Scientific Reports  2015;5:16935.
Oral lichen planus (OLP) is a T cell-mediated immune disorder, and we have indicated a Th1-dominated immune response in OLP. MicroRNA-155 (miR-155) could promote Th1 cells polarization. The present study aims to determine the role of miR-155 in immune response of OLP. The expression of miR-155 and the target mRNA was tested by Real-Time PCR. The serum levels of IL-2, 4, 10 and IFN-γ were examined with ELISA. Furthermore, in vitro study was built to observe the function of miR-155 in erosive-type OLP (EOLP). Finally, we determined the expression and correlation of miR-155 and SOCS1 in EOLP CD4+ T cells. The results showed miR-155 was high related with the disease severities. Besides, serum IFN-γ was specifically increased in EOLP group, while IL-4 was decreased. In vitro studies showed miR-155 could reinforce IFN-γ signal transducer, and the induction of IFN-γ could also promote miR-155 expression in EOLP CD4+ T cells. In addition, miR-155 levels were negatively related with SOCS1 mRNA expression in EOLP CD4+ T cells. Our study revealed a positive miR-155- IFN-γ feedback loop in EOLP CD4+ T cell, which might contribute to the Th1-dominated immune response. Furthermore, miR-155 could be used for the evaluation and treatment of OLP.
doi:10.1038/srep16935
PMCID: PMC4655359  PMID: 26594049
5.  Anxious/Depressed Symptoms are Linked to Right Ventromedial Prefrontal Cortical Thickness Maturation in Healthy Children and Young Adults 
Ducharme, Simon | Albaugh, Matthew D. | Hudziak, James J. | Botteron, Kelly N. | Nguyen, Tuong-Vi | Truong, Catherine | Evans, Alan C. | Karama, Sherif | Ball, William S. | Byars, Anna Weber | Schapiro, Mark | Bommer, Wendy | Carr, April | German, April | Dunn, Scott | Rivkin, Michael J. | Waber, Deborah | Mulkern, Robert | Vajapeyam, Sridhar | Chiverton, Abigail | Davis, Peter | Koo, Julie | Marmor, Jacki | Mrakotsky, Christine | Robertson, Richard | McAnulty, Gloria | Brandt, Michael E. | Fletcher, Jack M. | Kramer, Larry A. | Yang, Grace | McCormack, Cara | Hebert, Kathleen M. | Volero, Hilda | Botteron, Kelly | McKinstry, Robert C. | Warren, William | Nishino, Tomoyuki | Almli, C. Robert | Todd, Richard | Constantino, John | McCracken, James T. | Levitt, Jennifer | Alger, Jeffrey | O'Neil, Joseph | Toga, Arthur | Asarnow, Robert | Fadale, David | Heinichen, Laura | Ireland, Cedric | Wang, Dah-Jyuu | Moss, Edward | Zimmerman, Robert A. | Bintliff, Brooke | Bradford, Ruth | Newman, Janice | Evans, Alan C. | Arnaoutelis, Rozalia | Pike, G. Bruce | Collins, D. Louis | Leonard, Gabriel | Paus, Tomas | Zijdenbos, Alex | Das, Samir | Fonov, Vladimir | Fu, Luke | Harlap, Jonathan | Leppert, Ilana | Milovan, Denise | Vins, Dario | Zeffiro, Thomas | Van Meter, John | Lange, Nicholas | Froimowitz, Michael P. | Botteron, Kelly | Almli, C. Robert | Rainey, Cheryl | Henderson, Stan | Nishino, Tomoyuki | Warren, William | Edwards, Jennifer L. | Dubois, Diane | Smith, Karla | Singer, Tish | Wilber, Aaron A. | Pierpaoli, Carlo | Basser, Peter J. | Chang, Lin-Ching | Koay, Chen Guan | Walker, Lindsay | Freund, Lisa | Rumsey, Judith | Baskir, Lauren | Stanford, Laurence | Sirocco, Karen | Gwinn-Hardy, Katrina | Spinella, Giovanna | McCracken, James T. | Alger, Jeffry R. | Levitt, Jennifer | O'Neill, Joseph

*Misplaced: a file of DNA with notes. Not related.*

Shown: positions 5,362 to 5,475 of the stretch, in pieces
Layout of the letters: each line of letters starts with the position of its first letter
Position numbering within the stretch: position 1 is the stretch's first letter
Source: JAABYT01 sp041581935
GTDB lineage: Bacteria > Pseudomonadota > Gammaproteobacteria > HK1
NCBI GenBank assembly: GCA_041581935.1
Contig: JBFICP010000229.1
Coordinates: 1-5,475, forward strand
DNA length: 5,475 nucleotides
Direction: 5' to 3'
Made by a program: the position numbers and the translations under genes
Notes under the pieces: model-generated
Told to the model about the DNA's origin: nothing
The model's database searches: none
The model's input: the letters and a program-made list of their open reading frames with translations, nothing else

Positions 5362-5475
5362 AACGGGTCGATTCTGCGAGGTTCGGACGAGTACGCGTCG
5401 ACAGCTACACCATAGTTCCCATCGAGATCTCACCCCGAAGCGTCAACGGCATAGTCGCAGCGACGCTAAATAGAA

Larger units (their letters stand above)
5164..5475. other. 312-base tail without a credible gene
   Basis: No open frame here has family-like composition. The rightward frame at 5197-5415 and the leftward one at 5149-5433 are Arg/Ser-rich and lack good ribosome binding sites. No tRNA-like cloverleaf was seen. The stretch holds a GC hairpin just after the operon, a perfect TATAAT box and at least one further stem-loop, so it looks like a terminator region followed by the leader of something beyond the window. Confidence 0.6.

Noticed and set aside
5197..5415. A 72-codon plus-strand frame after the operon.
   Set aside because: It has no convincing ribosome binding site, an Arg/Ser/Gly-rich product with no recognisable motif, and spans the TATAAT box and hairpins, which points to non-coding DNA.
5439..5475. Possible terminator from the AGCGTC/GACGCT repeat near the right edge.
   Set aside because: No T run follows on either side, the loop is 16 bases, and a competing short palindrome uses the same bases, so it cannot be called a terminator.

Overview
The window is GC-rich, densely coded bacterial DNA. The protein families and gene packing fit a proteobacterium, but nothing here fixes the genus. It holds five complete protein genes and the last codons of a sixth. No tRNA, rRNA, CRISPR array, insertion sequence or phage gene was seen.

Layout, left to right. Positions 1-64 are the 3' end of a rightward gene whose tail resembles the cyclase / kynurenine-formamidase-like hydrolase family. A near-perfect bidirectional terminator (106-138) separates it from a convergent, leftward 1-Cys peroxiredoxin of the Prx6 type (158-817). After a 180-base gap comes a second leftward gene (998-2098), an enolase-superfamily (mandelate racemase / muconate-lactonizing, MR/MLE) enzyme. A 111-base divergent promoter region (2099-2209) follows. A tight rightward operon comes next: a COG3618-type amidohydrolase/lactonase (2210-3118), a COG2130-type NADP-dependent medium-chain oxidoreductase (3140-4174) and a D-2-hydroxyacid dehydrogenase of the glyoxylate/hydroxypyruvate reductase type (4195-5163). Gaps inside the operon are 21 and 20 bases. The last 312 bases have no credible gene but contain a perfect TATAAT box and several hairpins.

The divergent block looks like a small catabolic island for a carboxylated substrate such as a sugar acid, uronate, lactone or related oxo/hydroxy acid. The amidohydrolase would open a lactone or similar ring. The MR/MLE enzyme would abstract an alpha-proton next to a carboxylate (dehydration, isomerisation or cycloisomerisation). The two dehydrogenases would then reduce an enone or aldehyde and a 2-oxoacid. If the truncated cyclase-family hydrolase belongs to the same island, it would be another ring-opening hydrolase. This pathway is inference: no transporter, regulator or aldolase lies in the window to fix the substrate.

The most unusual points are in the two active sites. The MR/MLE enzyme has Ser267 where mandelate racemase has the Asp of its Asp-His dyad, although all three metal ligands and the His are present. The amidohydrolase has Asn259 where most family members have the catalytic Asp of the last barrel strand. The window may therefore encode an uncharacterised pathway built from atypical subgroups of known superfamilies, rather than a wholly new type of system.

Cerebral Cortex (New York, NY)  2013;24(11):2941-2950.
The relationship between anxious/depressed traits and neuromaturation remains largely unstudied. Characterizing this relationship during healthy neurodevelopment is critical to understanding processes associated with the emergence of child/adolescent onset mood/anxiety disorders. In this study, mixed-effects models were used to determine longitudinal cortical thickness correlates of Child Behavior Checklist (CBCL) and Young Adult Self Report Anxious/Depressed scores in healthy children. Analyses included 341 subjects from 4.9 to 22.3 year-old with repeated MRI at up to 3 time points, at 2-year intervals (586 MRI scans). There was a significant “CBCL Anxious/Depressed by Age” interaction on cortical thickness in the right ventromedial prefrontal cortex (vmPFC), including the medial orbito-frontal, gyrus rectus, and subgenual anterior cingulate areas. Anxious/Depressed scores were negatively associated with thickness at younger ages (<9 years), but positively associated with thickness at older ages (15–22 years), with the shift in polarity occurring around age 12. This was secondary to a slower rate of vmPFC cortical thinning in subjects with higher scores. In young adults (18–22 years), Anxious/Depressed scores were also positively associated with precuneus/posterior cingulate cortical thickness. Potential neurobiological mechanisms underlying this maturation pattern are proposed. These results demonstrate the dynamic impact of age on relations between vmPFC and negative affect in the developing brain.